The Alternative Investment Management Association

Alternative Investment Management Association Representing alternative asset managers globally

You are:

Institutions get satisfaction with hedge funds

Megan Green and Harlan Moeckler

State Street Corporation

Q3 2006


Alternative investments have steadily gained broader appeal among institutional investors, reaching far beyond the domain of U.S. foundations and endowments which constituted the early adopters of these strategies. All signs indicate that this will continue for the foreseeable future.

The rationale behind the success of alternative investments is investor satisfaction. According to the results of a recent study conducted by State Street Corporation in conjunction with the 2005 Global Absolute Return Congress (Global ARC), institutions give alternatives an astounding 100% satisfaction rate in helping them achieve portfolio diversification. The realisation of lower portfolio volatility and increased absolute returns were key factors behind the growing role of alternative investments in institutional investors’ portfolios.

The study was conducted in October 2005. Participants represented global attendees including corporate pension plans (18%), public and government pension plans (42%), and endowments and foundations (40%). According to Global ARC, the responding institutions collectively manage more than $1 trillion total assets in their investment portfolios. Other conference attendees, including asset managers, consultants and service providers, were not eligible to participate.

Increasing hedge fund holdings

Among its key findings, the study confirmed that institutional investors continue to increase their allocation to alternative investment vehicles. Nearly half of institutional investor respondents have 10% or more of their portfolios invested in hedge funds today. This represents an increase over results of State Street’s 2004 study, when just over a third of respondents said hedge funds represented 10% or more of their assets.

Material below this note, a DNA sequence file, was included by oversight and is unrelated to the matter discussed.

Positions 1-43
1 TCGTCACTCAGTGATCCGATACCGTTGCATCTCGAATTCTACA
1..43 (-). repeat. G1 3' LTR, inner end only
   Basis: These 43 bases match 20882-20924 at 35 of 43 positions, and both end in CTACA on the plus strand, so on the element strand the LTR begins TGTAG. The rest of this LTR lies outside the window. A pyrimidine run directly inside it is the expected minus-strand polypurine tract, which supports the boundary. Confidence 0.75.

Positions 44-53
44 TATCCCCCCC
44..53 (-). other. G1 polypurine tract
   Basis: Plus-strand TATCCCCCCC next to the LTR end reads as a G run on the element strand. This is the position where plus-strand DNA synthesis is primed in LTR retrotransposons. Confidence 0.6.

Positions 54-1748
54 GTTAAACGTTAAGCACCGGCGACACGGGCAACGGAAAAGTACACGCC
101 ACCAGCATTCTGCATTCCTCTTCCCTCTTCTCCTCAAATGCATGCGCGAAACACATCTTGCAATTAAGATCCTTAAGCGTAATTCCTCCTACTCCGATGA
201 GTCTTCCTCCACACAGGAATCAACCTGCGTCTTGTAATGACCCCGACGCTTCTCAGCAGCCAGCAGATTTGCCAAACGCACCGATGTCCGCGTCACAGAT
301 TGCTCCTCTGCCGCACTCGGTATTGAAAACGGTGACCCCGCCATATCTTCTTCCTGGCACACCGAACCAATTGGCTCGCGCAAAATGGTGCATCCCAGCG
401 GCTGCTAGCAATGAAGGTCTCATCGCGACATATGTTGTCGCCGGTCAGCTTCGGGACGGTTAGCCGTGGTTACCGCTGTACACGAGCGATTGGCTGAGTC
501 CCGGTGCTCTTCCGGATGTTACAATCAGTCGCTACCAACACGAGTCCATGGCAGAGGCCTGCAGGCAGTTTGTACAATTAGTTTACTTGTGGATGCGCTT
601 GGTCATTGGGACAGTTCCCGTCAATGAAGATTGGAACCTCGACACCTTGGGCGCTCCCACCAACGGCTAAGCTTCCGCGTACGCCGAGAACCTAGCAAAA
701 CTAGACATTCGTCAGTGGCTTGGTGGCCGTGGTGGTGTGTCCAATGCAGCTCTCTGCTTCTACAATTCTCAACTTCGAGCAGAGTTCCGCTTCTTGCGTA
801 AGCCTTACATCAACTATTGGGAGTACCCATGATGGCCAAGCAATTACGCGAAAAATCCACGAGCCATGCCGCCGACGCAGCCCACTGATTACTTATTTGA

Figure 1: Percent of portfolio allocated to hedge funds
Institutions get satisfaction with hedge funds - figure 1 


For the first time, State Street also questioned respondents about the role of private equity in their portfolios. While fewer than a quarter of respondents had more than 10% of their portfolio invested in private equity, nearly half had allocated up to 5% and almost a third held between 5% and 10% of their portfolio in private equity assets.

Figure 2: Percent of portfolio allocated to private equity
Institutions get satisfaction with hedge funds - figure 2 


Most respondents indicated that these new allocations to both hedge funds and private equity will be at the expense of existing active and passive equity allocations, as was also found in the 2004 study.

Growing Comfortable With alternatives

The vast majority of respondents (81%) indicated that their investment boards and trustees are more comfortable with hedge funds than they were 12 months ago. These same boards also devote significant energy to alternative investments—more than half reportedly spend in excess of 15% of their time discussing these assets, primarily to evaluate new strategies and review existing managers.

Respondents all said hedge fund investments have met their expectations for portfolio diversification. Well over half also reported they were satisfied with the results of hedge funds in lowering volatility and raising the absolute return of their portfolio.

Figure 3: Hedge fund results vs expectations
Institutions get satisfaction with hedge funds - figure 3 


Adding alternative managers

Most institutional investors indicated that they plan to add new hedge fund managers to their line-up and two-thirds said they will hire more private equity managers in 2006. Almost half of survey respondents said they currently engage more than 10 direct hedge fund managers, and about as many said they invest with up to three fund of hedge fund managers. Nearly a third said they do not invest in fund of funds. On the private equity side, most said they utilise more than 10 managers.

Figure 4: Number of direct hedge fund managers used
Institutions get satisfaction with hedge funds - figure 4


Figure 5: Number of FoF managers used

Institutions get satisfaction with hedge funds - figure 5


Figure 6: Number of private equity managers used